Defendants filed a motion to dismiss plaintiff's complaint, claiming that (1) the Federal Home Loan Bank Board had primary jurisdiction; (2) plaintiff failed to make a demand on the Association's directors and did not offer sufficient facts to excuse the making of such a demand; (3) plaintiff failed to make a demand on members of the Association; and (4) plaintiff failed to allege sufficient facts to support the allegations of fraud. The trial court granted defendants' motion on grounds that the Federal Home Loan Bank Board had primary jurisdiction and that a demand had not been made on the directors and sufficient grounds to excuse such a demand had not been alleged.
Plaintiff initially contends that the trial court erred when it dismissed her complaint on grounds that the Federal Home Loan Bank Board (Board) had primary jurisdiction.
1, 2 The primary jurisdiction doctrine guides a court in deciding whether it should refrain from exercising its jurisdiction over a lawsuit until after an administrative agency has considered a question which has arisen in the suit. (3 Davis, Administrative Law § 19.01, at 3 (1958).) Under this doctrine, initial resort is made to an agency when the question involves matters within the agency's expert and specialized knowledge and when its determination is necessary so that parties who are subject to its continuous regulations are not victims of uncoordinated and conflicting requirements. (Nader v. Allegheny Airlines, Inc. (1976), 426 U.S. 290, 48 L.Ed.2d 643, 96 S.Ct. 1978.) The principal reason behind this doctrine is the need for an orderly and sensible coordination of the work of agencies and courts>. 3 Davis, Administrative Law § 19.01, at 5 (1958).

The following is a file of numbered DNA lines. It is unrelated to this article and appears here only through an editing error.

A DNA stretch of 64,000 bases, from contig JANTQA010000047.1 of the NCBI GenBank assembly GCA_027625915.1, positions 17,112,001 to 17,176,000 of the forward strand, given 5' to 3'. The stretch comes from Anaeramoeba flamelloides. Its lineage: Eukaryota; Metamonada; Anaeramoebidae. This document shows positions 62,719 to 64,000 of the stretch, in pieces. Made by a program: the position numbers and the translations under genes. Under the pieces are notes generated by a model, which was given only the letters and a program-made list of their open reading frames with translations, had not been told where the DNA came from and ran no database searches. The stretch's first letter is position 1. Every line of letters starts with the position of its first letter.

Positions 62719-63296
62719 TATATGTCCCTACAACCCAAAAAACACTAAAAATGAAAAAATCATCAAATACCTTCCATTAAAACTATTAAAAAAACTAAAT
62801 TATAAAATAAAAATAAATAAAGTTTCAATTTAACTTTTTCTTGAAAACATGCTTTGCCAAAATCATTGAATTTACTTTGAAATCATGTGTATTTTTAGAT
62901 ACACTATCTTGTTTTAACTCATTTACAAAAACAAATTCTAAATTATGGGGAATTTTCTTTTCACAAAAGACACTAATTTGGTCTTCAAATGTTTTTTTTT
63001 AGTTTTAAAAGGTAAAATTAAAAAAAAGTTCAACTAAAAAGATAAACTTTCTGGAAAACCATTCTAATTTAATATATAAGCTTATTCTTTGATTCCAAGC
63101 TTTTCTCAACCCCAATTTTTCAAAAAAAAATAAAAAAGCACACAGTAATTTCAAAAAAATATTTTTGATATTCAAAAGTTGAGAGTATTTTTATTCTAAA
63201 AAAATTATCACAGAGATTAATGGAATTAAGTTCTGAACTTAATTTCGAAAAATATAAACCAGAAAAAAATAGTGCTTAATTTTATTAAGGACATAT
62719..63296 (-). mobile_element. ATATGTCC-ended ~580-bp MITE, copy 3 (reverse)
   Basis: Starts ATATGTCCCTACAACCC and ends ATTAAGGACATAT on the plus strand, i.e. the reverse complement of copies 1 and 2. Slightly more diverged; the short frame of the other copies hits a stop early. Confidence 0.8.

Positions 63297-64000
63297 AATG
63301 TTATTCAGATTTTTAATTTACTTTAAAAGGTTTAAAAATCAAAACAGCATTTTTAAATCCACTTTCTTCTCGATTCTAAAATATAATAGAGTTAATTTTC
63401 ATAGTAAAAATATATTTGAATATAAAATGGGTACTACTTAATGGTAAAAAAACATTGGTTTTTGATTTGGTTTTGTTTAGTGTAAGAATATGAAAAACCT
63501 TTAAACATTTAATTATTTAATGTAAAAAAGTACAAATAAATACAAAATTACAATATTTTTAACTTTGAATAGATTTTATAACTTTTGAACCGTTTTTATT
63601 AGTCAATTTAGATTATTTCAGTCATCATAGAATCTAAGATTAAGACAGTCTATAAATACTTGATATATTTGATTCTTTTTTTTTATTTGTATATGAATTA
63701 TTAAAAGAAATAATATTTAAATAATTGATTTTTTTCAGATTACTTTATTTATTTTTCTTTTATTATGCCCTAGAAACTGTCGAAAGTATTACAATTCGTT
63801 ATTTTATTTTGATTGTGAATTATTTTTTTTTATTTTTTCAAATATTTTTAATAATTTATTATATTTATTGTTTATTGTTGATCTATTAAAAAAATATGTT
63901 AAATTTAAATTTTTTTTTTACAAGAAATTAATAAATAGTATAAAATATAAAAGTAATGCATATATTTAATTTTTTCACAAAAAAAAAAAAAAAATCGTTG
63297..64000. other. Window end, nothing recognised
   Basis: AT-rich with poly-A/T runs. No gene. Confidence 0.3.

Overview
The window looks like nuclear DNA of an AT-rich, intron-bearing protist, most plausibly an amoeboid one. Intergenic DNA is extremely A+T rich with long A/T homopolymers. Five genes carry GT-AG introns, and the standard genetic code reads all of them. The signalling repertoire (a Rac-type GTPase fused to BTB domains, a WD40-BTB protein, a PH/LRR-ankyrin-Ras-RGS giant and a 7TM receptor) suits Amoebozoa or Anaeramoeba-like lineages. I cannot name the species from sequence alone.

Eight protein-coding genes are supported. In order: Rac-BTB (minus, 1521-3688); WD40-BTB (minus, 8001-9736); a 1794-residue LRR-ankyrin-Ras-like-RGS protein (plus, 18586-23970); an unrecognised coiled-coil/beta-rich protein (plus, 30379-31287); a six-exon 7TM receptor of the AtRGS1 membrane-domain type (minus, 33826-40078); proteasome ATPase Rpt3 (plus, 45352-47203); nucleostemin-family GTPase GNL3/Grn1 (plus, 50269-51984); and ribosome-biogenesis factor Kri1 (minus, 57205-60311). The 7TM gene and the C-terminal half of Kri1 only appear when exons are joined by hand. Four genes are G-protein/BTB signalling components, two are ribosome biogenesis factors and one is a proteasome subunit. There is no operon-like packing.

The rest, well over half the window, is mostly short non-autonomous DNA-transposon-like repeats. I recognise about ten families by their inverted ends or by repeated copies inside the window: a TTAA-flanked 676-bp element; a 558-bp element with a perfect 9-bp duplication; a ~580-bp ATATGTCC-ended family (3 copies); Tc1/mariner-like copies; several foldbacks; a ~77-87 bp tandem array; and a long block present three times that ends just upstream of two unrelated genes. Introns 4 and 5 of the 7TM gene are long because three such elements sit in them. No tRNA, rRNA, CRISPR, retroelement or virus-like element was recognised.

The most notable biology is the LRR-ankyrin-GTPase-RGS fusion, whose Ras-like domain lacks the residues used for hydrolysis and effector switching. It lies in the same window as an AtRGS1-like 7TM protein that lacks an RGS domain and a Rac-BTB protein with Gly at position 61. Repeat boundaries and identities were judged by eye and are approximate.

Initial resort to the Board was unnecessary here because there are no statutory or administrative procedures by which plaintiff might secure a hearing on her complaint and because the question of usurpation of corporate opportunity does not involve matters peculiarly within the Board's expert and specialized knowledge and a court's determination of the matter will not result in uncoordinated and conflicting requirements. Board regulations existent at the time of the alleged usurpation did not include any procedures by which plaintiff could trigger, obtain, or participate in an adjudication of her complaint. *fn1 (12 C.F.R. § 500 et seq. (1979).) Absent such procedures, the doctrine of primary jurisdiction does not apply. Rosado v. Wyman (1970), 397 U.S. 397, 25 L.Ed.2d 442, 90 S.Ct. 1207. Cf. Nader v. Allegheny Airlines, Inc. (1976), 426 U.S. 290, 48 L.Ed.2d 643, 96 S.Ct. 1978 (where the fact that Congress did not authorize individual consumers to initiate proceedings before Civil Aeronautics Board (CAB) indicated that Congress did not intend that consumers obtain a CAB ruling before proceeding with common law remedies).